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Higher education

Every year over 400,000 international students from 200 nations chose to study in the United Kingdom for their higher education, joining over two million local students.

With outstanding teaching and facilities, UK universities and colleges offer you a world-class higher education and qualifications that are respected by employers and academics worldwide.

UK higher education is split into two levels:

Usually you need an undergraduate qualification to enter a postgraduate programme.

Most courses are taught in universities, but plenty are taught at colleges, specialist art institutions, business schools and agricultural colleges.

UK universities and colleges offer thousands of excellent courses, leading to qualifications that are respected by employers and academics worldwide. When you think of UK higher education qualifications, you might think of bachelor’s and master’s degrees, MBAs and PhDs. There are, however, many other types.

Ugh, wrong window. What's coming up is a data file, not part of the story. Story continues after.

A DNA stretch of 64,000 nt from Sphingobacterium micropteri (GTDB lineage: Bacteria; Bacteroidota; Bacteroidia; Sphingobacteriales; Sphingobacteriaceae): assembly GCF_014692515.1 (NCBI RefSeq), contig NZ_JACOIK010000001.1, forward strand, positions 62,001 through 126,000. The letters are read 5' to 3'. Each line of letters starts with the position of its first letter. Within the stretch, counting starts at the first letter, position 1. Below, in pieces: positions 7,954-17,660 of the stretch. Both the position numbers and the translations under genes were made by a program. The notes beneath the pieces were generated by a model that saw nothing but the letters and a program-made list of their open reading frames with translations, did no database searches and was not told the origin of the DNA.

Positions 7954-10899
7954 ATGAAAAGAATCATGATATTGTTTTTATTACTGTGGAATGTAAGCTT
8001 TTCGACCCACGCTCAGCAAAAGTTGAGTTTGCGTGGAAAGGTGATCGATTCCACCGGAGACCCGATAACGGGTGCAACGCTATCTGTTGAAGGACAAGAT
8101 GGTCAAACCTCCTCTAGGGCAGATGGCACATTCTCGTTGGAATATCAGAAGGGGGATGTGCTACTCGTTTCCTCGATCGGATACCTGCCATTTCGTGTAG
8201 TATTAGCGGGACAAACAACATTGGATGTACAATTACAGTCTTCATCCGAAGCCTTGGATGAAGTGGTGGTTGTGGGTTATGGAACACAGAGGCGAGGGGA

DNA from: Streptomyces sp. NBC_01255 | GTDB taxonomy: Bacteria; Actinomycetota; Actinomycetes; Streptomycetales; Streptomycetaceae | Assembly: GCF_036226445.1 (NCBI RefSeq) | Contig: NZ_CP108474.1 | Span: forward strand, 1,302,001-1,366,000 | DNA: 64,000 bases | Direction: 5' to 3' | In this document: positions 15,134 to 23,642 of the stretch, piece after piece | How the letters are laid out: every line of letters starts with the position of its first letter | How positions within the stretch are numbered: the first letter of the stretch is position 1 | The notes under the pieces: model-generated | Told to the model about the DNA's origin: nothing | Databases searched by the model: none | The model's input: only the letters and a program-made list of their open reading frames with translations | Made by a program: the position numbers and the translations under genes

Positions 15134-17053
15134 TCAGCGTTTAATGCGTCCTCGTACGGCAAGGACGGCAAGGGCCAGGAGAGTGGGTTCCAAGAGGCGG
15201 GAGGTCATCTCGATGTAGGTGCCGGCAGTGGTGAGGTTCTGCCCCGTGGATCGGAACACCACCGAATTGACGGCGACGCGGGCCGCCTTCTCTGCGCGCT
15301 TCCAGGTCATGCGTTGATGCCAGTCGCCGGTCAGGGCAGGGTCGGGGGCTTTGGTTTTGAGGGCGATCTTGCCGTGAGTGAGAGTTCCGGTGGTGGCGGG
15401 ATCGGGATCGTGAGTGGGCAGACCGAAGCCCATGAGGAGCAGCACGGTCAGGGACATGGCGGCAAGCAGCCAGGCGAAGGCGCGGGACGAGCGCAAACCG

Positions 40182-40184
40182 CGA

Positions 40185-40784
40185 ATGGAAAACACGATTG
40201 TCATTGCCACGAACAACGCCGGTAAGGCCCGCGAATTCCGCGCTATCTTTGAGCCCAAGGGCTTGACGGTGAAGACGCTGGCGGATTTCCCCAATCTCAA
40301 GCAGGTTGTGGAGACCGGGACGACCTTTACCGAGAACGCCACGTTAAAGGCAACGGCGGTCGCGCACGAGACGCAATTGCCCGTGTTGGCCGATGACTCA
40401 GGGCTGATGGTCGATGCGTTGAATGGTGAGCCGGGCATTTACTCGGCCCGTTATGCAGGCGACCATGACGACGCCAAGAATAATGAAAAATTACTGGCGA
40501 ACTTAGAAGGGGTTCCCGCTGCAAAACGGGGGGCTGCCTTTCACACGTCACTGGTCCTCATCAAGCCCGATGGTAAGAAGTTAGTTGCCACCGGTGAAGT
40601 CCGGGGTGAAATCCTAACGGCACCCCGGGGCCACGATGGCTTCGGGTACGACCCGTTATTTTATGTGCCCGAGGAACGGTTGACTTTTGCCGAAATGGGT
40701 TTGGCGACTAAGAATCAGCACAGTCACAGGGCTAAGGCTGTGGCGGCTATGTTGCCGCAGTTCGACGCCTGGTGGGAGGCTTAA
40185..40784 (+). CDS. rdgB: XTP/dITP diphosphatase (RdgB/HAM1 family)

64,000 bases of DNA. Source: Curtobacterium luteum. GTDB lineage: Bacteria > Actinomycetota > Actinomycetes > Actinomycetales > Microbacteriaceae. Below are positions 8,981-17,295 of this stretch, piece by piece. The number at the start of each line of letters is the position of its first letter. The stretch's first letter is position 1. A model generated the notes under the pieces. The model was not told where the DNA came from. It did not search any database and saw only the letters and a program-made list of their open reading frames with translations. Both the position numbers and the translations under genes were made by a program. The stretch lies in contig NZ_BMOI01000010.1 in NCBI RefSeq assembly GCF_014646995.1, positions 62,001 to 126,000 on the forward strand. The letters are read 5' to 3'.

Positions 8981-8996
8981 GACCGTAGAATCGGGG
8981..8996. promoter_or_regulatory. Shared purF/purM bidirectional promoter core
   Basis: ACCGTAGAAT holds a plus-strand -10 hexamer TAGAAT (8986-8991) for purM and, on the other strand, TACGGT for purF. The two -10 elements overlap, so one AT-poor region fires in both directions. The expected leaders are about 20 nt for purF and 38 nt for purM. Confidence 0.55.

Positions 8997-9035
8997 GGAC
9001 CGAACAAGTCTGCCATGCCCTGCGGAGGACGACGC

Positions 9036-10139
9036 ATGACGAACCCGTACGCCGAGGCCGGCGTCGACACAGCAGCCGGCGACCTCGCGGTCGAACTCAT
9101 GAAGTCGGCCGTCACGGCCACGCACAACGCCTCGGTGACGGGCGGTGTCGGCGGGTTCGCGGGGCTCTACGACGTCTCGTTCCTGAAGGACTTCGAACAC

Undergraduate level

At undergraduate level the main qualifications offered are:

Degrees are classified as either Ordinary or Honours – this can vary between universities and colleges. Generally an 'ordinary' or 'unclassified' degree may be awarded if a student has completed a full degree course but hasn't obtained the total required passes sufficient to merit a third-class honours degree. In Scotland, an 'ordinary' degree is usually a three-year full-time course, whereas an 'honours' degree is usually a four-year full-time course.

Postgraduate level

At postgraduate level, the main qualifications offered are:

Work experience

Some courses include a year of working in industry – for example, working for a business, charity or public sector organisation. This will usually be for the third year of a degree course or the second year of an HND and, depending on the employer, may be full-time paid employment. The purpose of this is to introduce you to the world of work, while gaining valuable experience in a profession you might consider after completing your higher education course. 

Study modes:- Most full-time undergraduate courses take three years to complete (typically four years in Scotland). Full-time postgraduate courses can be from one year upwards.

Part-time courses:- are normally taken over a longer period, so that you can work alongside your studies or learn at a more relaxed pace. There is no set length of time for part-time courses – it varies from one course to another.

The academic year:- In the UK, the standard academic year starts in September or October and runs until June or July. Some courses are more flexible, however, and offer a range of start dates.

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